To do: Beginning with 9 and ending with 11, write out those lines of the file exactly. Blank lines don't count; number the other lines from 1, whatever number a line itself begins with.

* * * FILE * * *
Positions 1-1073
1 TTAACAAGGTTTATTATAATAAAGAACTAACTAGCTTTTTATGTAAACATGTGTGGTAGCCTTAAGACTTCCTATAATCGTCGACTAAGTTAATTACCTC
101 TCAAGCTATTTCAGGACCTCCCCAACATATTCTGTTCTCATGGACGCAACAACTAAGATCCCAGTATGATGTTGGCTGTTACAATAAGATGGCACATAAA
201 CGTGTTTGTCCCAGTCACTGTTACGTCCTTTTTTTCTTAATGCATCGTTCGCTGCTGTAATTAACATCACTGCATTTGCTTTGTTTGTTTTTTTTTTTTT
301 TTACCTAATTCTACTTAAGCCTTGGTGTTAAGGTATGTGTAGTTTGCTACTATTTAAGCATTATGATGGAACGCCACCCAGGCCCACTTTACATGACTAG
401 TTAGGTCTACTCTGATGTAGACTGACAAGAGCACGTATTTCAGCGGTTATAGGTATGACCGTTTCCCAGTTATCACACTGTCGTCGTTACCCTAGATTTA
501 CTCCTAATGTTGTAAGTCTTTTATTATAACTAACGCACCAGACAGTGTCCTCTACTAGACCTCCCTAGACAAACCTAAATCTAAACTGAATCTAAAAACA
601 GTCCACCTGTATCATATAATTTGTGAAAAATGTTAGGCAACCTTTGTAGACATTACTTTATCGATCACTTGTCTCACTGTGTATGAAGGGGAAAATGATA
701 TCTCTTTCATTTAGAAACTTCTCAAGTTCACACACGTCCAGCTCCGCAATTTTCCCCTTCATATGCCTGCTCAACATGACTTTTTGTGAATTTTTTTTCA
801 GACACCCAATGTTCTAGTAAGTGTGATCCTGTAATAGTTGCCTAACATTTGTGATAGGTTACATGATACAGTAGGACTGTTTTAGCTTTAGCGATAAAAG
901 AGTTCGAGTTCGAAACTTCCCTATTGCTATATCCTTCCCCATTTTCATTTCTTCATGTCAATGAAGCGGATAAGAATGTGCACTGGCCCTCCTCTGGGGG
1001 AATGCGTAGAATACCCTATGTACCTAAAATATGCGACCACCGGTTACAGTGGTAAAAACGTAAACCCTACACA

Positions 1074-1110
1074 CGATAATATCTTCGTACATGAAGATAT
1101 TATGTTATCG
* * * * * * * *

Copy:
701 TCTCTTTCATTTAGAAACTTCTCAAGTTCACACACGTCCAGCTCCGCAATTTTCCCCTTCATATGCCTGCTCAACATGACTTTTTGTGAATTTTTTTTCA
801 GACACCCAATGTTCTAGTAAGTGTGATCCTGTAATAGTTGCCTAACATTTGTGATAGGTTACATGATACAGTAGGACTGTTTTAGCTTTAGCGATAAAAG
901 AGTTCGAGTTCGAAACTTCCCTATTGCTATATCCTTCCCCATTTTCATTTCTTCATGTCAATGAAGCGGATAAGAATGTGCACTGGCCCTCCTCTGGGGG